BlackShades malware distributors targeted in global arrests

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European officials have arrested 97 people, including 17 Brits, connected with the distribution of malware program BlackShades.

A two-day operation conducted by Eurojust, with help from the FBI, the European Cybercrime Centre and the UK's National Crime Agency, resulted in arrests in 16 countries around the globe

Computers, laptops, mobile devices, routers, firearms and drugs were seized in raids across Europe and the US.

The BlackShades malware, specifically its remote access tool (RAT), is at the centre of the arrests. The RAT allows an attacker to remotely control another person's computer, as well as record keystrokes and command the host PC to carry out DDoS attacks.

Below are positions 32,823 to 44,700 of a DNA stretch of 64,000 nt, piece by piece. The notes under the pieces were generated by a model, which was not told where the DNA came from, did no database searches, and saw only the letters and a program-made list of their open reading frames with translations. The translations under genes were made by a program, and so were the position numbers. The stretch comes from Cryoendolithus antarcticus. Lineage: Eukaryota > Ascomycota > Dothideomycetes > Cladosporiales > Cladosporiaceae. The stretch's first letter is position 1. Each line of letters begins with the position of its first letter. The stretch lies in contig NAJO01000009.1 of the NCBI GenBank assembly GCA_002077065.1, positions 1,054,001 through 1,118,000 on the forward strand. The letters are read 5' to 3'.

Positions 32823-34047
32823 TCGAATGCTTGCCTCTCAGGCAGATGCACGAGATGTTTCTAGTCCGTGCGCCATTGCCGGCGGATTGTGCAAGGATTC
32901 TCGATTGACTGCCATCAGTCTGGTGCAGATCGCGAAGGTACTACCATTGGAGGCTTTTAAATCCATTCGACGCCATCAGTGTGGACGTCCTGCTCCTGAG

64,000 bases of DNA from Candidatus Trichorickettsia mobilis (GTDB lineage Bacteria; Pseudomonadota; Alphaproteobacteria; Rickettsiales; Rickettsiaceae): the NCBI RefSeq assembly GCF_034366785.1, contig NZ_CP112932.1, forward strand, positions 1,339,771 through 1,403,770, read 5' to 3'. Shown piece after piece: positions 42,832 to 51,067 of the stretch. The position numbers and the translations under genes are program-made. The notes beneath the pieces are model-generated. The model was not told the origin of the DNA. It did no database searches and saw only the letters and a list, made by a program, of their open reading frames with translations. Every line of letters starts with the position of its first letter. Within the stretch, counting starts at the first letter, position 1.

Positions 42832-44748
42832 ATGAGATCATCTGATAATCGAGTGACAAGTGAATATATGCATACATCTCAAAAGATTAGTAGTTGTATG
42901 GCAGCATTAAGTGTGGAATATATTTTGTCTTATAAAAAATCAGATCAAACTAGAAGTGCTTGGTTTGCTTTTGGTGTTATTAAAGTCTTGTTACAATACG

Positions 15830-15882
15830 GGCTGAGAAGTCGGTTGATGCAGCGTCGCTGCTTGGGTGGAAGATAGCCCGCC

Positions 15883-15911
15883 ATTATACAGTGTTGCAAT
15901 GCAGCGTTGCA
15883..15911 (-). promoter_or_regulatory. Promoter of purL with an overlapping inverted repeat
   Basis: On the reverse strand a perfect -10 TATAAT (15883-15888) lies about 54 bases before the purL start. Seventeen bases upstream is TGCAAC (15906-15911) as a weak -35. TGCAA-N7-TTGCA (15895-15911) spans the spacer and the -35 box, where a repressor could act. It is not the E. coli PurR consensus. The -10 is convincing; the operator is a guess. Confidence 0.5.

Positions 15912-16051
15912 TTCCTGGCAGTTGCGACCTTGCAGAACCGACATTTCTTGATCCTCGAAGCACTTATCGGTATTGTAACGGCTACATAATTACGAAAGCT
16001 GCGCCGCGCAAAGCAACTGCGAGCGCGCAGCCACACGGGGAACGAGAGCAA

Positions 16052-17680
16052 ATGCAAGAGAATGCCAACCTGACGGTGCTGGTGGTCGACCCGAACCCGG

The RAT can also lock and encrypt files on a user's computer, freeing them only after the victim has paid a ransom to a specified bank account. The software can be purchased for less than 100, and, unless installed on another user's computer, is not actually illegal.

The investigation targeted developers and prolific users of the malware, and believes that UK users alone have extracted over 200,000 usernames and passwords from victims around the globe.

One 18-year old man infected at least 2,000 computers in order to control their webcams, before taking photos of the women and girls using them.

"Criminals throughout the UK and across the world are finding out that committing crimes remotely offers no protection from arrest," said Andy Archibald, deputy director of the NCA's National Cyber Crime Unit.

"The unique scale of this cyber operation shows what can happen when law enforcement agencies at local, national and international level work together to tackle the perpetrators and help keep people safe," he added.